Hiring product designers: processes explained

The cost of a hiring mistake

Here's why hiring processes are so complicated and take a long time.
  • Hiring managers have to be very careful when choosing candidates because the process is lengthy, costly, and can affect their own personal careers if they make a mistake.
  • It is easier for companies to reject candidates if they are doubtful.

Imagine you are working on a scientific project, and you have to deliver results in a few months. If you are successful, you are getting paid, your work is published, and your career prospers. If you fail, you will have to start over again, but with losing precious time. In order to make it, you have a budget to spend on specialized equipment. Say you have to buy a computer to do all the calculations. It seems easy in the beginning: there are a lot of computers on the market. But some of them are not compatible with the software you intend to use, and some o them are overpriced, some of them are not powerful enough, and you will have to be very specific in your experiments because the underpriced computer might be slow.

The same works with hiring managers when they choose who to hire.

A hiring manager has to improve their team. A hiring manager has to achieve goals (or KPIs). The teams they are hiring have to achieve their goals. A candidate should be compatible with not only one team but with the whole company because they may end up in another team in a year or so (within the company: products evolve, teams being disassembled and rearranged, etc.).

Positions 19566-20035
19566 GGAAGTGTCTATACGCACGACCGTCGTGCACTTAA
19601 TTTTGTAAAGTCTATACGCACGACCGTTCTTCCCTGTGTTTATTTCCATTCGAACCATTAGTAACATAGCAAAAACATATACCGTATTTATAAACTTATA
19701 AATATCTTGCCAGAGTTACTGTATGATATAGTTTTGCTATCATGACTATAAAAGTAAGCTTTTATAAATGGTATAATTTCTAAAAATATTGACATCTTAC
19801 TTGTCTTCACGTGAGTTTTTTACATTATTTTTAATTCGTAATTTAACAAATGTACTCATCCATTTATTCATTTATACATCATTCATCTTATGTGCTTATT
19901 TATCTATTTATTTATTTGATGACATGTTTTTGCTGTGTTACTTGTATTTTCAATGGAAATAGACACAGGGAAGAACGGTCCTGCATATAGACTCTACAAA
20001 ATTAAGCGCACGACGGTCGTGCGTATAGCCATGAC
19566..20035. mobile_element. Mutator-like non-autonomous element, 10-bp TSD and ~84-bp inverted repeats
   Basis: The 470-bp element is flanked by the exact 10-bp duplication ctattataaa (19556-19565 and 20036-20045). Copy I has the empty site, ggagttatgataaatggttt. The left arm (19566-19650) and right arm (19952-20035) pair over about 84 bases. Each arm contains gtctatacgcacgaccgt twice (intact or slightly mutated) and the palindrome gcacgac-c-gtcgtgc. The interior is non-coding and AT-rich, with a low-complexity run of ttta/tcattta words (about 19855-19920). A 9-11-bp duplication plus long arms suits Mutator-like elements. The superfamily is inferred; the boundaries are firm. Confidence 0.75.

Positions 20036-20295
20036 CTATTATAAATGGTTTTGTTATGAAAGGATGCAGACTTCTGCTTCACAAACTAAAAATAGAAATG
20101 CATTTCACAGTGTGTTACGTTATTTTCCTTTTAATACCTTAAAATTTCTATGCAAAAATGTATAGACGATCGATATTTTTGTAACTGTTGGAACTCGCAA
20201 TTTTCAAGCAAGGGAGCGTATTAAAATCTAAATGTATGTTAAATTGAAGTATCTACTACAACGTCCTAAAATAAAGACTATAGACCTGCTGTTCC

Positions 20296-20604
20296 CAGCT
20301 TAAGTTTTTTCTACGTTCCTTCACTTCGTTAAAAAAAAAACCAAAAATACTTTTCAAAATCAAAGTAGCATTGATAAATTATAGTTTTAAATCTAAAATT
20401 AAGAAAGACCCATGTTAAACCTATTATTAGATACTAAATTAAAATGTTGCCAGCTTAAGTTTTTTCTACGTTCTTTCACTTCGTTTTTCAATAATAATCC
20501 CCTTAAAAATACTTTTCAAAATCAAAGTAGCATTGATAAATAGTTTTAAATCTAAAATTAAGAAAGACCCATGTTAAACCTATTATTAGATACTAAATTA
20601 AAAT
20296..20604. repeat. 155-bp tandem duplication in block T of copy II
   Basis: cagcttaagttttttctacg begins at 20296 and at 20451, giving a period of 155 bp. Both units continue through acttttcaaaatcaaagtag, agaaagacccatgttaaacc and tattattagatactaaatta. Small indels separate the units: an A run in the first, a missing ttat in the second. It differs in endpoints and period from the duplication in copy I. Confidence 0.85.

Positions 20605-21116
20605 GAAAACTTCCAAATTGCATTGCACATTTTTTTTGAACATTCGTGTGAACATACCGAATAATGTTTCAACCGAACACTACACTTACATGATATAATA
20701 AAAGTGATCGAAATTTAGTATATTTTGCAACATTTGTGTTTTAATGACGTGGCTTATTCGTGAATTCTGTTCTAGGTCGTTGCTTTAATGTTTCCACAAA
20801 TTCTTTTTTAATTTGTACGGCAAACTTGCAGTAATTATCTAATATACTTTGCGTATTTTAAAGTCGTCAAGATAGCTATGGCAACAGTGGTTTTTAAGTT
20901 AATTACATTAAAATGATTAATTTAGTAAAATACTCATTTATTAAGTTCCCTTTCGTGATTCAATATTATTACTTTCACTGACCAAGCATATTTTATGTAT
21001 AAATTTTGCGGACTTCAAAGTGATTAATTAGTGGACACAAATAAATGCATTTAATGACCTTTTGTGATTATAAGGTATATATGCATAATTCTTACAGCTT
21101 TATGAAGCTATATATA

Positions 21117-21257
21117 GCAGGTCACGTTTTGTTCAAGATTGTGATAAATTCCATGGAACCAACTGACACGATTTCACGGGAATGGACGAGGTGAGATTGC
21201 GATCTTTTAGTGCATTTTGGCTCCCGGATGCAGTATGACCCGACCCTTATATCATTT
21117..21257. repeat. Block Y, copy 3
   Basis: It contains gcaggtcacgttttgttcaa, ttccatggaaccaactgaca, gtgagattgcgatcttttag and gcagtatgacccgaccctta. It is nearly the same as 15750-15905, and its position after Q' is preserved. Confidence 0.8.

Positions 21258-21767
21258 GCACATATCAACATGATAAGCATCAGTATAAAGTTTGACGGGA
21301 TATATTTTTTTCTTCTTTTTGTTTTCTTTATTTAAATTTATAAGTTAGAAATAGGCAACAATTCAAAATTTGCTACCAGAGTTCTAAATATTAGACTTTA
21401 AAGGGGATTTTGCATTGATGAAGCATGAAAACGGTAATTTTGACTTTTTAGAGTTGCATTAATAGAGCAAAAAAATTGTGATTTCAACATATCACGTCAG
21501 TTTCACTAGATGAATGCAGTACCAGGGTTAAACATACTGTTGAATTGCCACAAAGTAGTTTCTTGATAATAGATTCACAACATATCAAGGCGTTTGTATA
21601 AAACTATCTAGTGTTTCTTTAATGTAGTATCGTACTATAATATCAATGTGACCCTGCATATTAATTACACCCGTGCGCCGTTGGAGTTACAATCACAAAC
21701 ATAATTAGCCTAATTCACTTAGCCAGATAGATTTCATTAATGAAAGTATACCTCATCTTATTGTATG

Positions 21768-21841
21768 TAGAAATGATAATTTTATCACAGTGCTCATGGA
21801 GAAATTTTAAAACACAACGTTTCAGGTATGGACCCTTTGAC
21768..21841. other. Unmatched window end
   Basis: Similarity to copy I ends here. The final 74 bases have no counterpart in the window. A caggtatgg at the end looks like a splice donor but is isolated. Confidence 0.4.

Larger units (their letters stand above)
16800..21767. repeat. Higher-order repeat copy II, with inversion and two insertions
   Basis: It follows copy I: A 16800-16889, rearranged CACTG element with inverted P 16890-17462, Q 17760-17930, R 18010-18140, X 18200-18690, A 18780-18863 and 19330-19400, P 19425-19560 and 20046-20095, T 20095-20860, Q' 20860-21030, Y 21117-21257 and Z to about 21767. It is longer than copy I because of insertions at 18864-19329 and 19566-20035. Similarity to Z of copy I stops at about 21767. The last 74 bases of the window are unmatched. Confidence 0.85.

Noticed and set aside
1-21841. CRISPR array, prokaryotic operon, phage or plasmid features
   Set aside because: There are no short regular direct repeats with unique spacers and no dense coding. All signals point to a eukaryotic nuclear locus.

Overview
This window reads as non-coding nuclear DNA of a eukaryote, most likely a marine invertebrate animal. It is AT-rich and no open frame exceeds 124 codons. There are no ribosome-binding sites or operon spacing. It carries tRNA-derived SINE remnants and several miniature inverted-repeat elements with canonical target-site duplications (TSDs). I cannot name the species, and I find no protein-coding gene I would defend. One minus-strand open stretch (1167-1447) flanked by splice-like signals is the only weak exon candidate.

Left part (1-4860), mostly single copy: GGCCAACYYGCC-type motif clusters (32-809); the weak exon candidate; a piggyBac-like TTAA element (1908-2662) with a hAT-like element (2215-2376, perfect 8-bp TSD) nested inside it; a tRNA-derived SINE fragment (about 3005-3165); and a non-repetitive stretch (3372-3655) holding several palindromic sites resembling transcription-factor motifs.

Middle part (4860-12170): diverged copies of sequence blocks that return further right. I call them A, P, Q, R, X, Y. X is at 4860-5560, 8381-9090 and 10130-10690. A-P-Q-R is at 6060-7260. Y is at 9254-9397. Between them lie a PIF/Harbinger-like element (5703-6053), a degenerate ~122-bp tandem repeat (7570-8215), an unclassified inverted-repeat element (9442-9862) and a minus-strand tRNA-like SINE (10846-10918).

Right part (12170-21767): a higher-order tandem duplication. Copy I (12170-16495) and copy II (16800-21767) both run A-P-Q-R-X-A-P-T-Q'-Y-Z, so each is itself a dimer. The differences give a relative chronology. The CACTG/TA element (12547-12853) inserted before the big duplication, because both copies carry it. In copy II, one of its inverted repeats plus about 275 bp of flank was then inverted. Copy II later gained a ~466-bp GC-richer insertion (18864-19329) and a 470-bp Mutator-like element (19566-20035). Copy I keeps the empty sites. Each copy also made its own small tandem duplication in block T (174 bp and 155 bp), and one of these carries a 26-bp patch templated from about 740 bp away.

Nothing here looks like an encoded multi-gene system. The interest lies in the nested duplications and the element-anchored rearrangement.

A hiring manager has to consider all these factors before making a decision.

To check all that, there are (costly) procedures aimed to weed out candidates that most likely miss most of the criteria. Also, these procedures involve a lot of high-paid employees to form the most objective conclusion on a candidate (as humanly possible.)

So, hiring a candidate is not only a lengthy process but also very expensive.

  • It takes 3 to 6 months for any candidate to start performing at their peak abilities in any new company. So, add these months of investing in a candidate to the costs.
  • Now imagine there was a mistake in hiring a candidate, and a fresh employee leaves a company in 3 to 6 months. Add
  • the average 3 months of interviewing wasted on hiring that candidate AND add another half a year on interviewing and hiring another, and you will end up with an astonishing amount of money a company already spent.

Companies probably have that covered, but remember — a hiring manager has to deliver products with their teams, and if they cannot achieve that, they can't meet their goals, their personal careers stagnate, and they start losing their own personal money/gains.

It is worth mentioning that all the people that will interview you — engineers, designers, managers — have their own job. Not only do they spend paid hours interviewing candidates, but they are also doing it instead of what they were hired to do in the first place (engineering, designing, managing).

From a company's perspective, hiring a person consists of these steps:

  • Interviewing (paying recruiters and all the interviewers)
  • Team compatibility check (extra set of interviews with teams that follows the initial set of interviews)
  • Training new employees (usually up to 3 months)
  • A few months before a new employee learns the ropes, understands the processes, and starts delivering
  • Firing
  • Interviewing again

Mature companies can keep track record of how successful each hiring manager was in improving the team. Given the time, it is easy to see if their hires performed well and long enough. Any personal success might affect the salary or bonuses of each manager. So, it is also in their best interest to ensure the company they are rehiring for prospers. On so many levels.

As you can see, it is easier for them to reject a candidate if doubtful, even the slightest.

But their goal is to hire as many best candidates as possible.

They have to balance both.

Hiring party team's perspective
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